Friday, 19 October, 2018

Teens Who Use E-Cigarettes Exposed To Toxic Chemicals

Teens Who Use E-Cigarettes Exposed To Toxic Chemicals Teens Who Use E-Cigarettes Exposed To Toxic Chemicals
Melissa Porter | 06 March, 2018, 15:59

Research published this week in the journal Pediatrics finds that teens who only smoke tobacco-based cigarettes such as Marlboro and Camel brands have the highest levels of cancer-causing chemicals present in their bodies.

Under-18s are nearly three times more likely to use e-cigarettes than adults, according to the most recent data from the Centers for Disease Control and Prevention.

Other teams have found other potentially cancer-causing chemicals in e-cigarette vapor, including diacetyl, the chemical blamed for causing "Popcorn lung" in workers at microwave popcorn packaging plants. The list of compounds included acrylonitrile, acrolein, propylene oxide, acrylamide and crotonaldehyde.

He explained that proplyene glycol and glycerin, which are used to keep the products smoked in e-cigarettes in liquid form, are safe at room temperature.

"Electronic cigarettes generate nicotine in the vapor".

They said teenagers who try vaping are poisoning themselves with numerous same chemicals that make traditional cigarettes so deadly.

The relatively small study tested 67 teenagers who reported vaping, compared to 16 teens who both vape and smoke traditional tobacco cigarettes.

According to researchers this study establishes the presence of harmful cancer causing chemicals in e-cigarette users.

"Teenagers need to be warned that the vapor produced by e-cigarettes is not harmless water vapor, but actually contains some of the same toxic chemicals found in smoke from traditional cigarettes", said lead author Mark L. Rubinstein, MD, a professor of pediatrics at UCSF.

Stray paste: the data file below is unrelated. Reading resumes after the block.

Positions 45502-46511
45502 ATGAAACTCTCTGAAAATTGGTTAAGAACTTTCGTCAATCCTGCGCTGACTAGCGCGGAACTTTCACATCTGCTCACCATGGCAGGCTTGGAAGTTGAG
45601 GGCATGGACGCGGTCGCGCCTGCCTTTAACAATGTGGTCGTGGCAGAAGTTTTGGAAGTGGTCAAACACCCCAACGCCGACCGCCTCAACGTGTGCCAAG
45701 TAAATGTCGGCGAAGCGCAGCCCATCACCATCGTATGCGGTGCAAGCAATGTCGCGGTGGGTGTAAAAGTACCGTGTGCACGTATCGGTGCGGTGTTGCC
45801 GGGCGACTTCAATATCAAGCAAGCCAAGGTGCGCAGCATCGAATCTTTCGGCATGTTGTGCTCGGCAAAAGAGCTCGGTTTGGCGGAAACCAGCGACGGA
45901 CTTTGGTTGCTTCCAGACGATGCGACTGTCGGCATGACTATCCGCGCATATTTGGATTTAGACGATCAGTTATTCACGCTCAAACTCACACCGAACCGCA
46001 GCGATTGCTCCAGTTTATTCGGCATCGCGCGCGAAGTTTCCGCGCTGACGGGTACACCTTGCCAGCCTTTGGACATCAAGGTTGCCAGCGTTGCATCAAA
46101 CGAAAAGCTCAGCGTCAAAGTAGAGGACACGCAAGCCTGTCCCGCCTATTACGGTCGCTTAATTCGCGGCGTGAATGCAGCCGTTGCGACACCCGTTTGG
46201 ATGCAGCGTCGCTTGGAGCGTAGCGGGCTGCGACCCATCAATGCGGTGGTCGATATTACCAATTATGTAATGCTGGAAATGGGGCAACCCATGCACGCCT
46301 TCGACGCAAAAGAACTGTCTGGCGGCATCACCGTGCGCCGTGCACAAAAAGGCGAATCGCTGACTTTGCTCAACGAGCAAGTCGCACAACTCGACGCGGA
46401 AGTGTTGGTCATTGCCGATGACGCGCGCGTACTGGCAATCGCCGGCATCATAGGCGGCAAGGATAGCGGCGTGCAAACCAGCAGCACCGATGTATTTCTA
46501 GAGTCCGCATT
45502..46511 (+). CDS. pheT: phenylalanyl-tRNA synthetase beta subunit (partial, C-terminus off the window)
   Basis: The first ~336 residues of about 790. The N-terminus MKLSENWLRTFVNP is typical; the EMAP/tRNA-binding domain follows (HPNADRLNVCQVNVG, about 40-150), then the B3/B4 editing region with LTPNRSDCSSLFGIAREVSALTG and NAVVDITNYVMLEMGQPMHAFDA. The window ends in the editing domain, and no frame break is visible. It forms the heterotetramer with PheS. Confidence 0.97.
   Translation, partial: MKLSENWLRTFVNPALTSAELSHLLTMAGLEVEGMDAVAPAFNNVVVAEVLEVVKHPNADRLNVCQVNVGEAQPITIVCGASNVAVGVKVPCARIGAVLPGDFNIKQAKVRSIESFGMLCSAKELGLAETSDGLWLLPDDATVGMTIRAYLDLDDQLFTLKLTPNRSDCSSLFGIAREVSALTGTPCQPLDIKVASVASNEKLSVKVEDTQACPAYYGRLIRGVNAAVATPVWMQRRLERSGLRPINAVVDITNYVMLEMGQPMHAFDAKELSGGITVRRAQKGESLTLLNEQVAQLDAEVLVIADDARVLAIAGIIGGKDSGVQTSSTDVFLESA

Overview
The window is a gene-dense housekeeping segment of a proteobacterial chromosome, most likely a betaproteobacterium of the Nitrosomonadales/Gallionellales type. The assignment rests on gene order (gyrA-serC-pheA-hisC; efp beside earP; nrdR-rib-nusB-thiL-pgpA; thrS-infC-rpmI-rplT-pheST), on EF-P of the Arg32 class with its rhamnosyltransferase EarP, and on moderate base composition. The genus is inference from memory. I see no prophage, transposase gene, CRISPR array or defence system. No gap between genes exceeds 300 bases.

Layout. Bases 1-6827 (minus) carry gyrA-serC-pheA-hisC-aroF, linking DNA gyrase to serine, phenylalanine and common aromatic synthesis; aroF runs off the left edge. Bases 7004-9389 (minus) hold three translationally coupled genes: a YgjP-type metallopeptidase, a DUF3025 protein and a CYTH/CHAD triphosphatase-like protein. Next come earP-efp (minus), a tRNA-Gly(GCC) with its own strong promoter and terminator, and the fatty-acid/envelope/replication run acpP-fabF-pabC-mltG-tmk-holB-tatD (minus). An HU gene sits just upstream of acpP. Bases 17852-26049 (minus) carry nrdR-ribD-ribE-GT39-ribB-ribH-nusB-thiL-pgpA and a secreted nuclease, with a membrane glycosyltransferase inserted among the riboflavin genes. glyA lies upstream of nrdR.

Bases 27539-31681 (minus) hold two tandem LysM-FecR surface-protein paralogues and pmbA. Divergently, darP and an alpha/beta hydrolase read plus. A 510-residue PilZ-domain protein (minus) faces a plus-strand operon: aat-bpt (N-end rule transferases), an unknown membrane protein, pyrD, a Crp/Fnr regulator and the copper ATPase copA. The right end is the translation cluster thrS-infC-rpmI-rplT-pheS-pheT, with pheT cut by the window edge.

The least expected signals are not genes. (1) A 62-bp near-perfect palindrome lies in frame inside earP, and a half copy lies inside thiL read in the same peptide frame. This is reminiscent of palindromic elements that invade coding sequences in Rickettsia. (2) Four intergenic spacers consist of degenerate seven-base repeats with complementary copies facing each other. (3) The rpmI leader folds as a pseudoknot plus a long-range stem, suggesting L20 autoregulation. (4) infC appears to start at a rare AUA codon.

The study cautioned that e-cigarettes are often promoted as a safer, healthier alternative to traditional tobacco smoking. Teens, even middle schoolers, have taken up e-cigarettes as well. He said they are sold to adults as a means to "harm reduction" and adolescents should not be using these at all. For the first time they are also found among teenagers who vape, they write.

But he added: "When they're heated to the high temperatures required for vapourisation, they can produce toxic substances that are potentially carcinogenic".

More than half of the e-cigarette participants indicated using fruit- or candy-flavored products, which left significant amounts of the compound acrylonitrile, which is used widely in the manufacturing of plastics, adhesives and synthetic rubber.

Teens who used only e-cigarettes, especially particularly sweet or flavored juices, had much higher levels of chemicals than those who don't use either tobacco product. This trending, however, has been proved to turn e-cigs teens vapers into regular cigarettes smokers.